Closely related to this and perhaps the biggest flaw in atheistic thinking of all, is that it subjectively defines and dogmatically insists on applying its own set of rules.
Barlin gives a series of examples, ranging from a star further than we can see (still actually might exist beyond our scope of horizon so we should not dismiss it)[i] to a version of the elephant in the dark room exercise, to a football analogy. Although they are fun analogies, they seem to be getting away from his point about atheism making its own rules, except that these analogies are meant to clarify his meaning, which I’m afraid they don’t—because after reading them I was a little puzzled at what he was trying to say. Although he mentions the supernatural, and metaphysical realities, apart from the natural world—but how this relates to atheists making “their own rules” I cannot tell.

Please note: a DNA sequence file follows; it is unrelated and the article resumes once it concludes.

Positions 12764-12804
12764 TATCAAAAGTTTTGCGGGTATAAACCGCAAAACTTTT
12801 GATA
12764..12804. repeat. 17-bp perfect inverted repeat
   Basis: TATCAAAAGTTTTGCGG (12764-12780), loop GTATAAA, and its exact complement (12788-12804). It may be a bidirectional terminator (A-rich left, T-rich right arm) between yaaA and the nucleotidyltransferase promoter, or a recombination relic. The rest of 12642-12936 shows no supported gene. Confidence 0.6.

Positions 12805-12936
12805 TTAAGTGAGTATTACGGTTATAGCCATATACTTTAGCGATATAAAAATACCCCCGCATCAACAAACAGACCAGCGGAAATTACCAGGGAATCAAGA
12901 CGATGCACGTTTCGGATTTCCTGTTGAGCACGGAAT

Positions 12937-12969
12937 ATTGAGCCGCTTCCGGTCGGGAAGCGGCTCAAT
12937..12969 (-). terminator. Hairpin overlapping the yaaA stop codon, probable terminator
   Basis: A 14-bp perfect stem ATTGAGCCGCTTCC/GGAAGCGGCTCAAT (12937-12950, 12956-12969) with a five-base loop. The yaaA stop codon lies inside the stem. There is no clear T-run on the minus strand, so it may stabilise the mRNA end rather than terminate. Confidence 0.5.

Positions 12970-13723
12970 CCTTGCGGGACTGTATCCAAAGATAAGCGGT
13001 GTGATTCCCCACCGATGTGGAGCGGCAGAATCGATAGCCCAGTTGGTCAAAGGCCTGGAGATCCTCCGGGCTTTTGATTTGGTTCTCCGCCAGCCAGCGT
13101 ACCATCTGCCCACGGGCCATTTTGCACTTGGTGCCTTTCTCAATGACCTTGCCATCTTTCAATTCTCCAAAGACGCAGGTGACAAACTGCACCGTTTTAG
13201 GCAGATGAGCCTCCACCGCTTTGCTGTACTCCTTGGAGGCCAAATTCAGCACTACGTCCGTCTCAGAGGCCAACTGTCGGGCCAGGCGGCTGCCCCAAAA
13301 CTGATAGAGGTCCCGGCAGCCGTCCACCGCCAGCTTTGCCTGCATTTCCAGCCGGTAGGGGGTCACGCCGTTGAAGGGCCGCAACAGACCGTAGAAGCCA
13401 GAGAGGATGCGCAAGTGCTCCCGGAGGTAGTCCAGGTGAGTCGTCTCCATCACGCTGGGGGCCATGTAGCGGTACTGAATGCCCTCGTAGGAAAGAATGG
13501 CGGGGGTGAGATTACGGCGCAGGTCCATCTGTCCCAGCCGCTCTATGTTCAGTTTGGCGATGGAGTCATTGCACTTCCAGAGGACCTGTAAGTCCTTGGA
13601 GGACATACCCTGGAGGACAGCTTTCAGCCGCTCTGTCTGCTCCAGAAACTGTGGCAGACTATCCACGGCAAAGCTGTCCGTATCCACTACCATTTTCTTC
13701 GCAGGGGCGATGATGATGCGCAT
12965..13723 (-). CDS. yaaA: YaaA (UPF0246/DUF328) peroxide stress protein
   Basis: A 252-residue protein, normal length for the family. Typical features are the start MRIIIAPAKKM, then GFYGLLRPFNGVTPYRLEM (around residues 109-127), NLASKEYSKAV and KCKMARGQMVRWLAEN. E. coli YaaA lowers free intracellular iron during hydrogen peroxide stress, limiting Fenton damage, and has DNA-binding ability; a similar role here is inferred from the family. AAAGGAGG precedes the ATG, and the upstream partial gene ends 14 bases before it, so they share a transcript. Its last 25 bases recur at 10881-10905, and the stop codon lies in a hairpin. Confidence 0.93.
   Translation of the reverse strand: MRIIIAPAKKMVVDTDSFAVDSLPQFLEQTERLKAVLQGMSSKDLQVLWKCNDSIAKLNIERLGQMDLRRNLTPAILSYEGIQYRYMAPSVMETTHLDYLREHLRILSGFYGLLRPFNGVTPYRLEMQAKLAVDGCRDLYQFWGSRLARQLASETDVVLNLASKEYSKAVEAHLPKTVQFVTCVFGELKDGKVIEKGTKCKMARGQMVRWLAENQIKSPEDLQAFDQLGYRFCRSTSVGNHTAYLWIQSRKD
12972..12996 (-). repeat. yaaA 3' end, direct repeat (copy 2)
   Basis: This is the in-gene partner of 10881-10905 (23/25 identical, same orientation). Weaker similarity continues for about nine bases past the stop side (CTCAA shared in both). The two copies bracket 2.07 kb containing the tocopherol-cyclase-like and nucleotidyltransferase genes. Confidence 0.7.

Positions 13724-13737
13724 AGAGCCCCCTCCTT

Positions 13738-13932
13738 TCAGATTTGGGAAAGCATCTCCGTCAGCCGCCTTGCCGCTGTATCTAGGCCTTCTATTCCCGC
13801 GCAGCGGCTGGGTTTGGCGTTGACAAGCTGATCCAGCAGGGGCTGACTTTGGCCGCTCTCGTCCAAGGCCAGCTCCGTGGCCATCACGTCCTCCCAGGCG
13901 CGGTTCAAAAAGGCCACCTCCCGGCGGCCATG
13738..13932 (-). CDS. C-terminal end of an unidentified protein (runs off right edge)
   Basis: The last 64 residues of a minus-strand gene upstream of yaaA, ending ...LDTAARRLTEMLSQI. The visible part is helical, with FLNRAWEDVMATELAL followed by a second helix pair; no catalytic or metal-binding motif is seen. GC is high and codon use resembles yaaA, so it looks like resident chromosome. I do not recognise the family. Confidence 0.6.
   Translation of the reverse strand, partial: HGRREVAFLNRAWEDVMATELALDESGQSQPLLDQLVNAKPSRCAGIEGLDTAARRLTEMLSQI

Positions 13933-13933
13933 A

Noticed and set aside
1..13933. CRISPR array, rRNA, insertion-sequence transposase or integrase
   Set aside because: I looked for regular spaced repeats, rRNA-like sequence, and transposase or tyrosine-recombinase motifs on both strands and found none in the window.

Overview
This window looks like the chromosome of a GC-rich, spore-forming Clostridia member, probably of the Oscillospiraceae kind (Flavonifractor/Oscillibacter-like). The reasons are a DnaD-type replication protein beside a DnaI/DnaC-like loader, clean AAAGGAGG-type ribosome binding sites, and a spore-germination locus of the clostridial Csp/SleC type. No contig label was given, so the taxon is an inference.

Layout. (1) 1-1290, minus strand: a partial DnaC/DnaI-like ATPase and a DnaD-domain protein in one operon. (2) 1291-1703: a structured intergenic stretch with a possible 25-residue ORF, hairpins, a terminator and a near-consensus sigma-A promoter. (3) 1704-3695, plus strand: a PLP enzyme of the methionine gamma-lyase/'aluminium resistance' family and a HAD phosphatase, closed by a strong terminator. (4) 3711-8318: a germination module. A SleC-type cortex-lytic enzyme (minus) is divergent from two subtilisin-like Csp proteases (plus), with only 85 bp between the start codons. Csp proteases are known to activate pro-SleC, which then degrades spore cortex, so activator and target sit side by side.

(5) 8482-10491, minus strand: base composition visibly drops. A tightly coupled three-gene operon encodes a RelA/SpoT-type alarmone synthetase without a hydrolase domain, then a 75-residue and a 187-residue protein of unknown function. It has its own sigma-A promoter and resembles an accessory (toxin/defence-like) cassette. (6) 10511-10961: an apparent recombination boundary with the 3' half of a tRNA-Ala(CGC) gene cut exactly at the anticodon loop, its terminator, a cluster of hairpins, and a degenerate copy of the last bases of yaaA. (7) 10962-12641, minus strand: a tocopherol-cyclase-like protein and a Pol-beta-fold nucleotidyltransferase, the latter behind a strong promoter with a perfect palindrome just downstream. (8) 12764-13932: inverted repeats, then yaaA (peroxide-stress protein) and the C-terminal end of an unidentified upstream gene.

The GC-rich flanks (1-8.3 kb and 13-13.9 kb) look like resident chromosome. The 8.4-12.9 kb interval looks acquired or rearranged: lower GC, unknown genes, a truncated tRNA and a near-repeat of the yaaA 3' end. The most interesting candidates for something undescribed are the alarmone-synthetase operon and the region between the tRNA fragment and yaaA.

After sorting through a bit of confusion, Barlin offers a hypothetical discussion between God and an Atheist. It goes like this: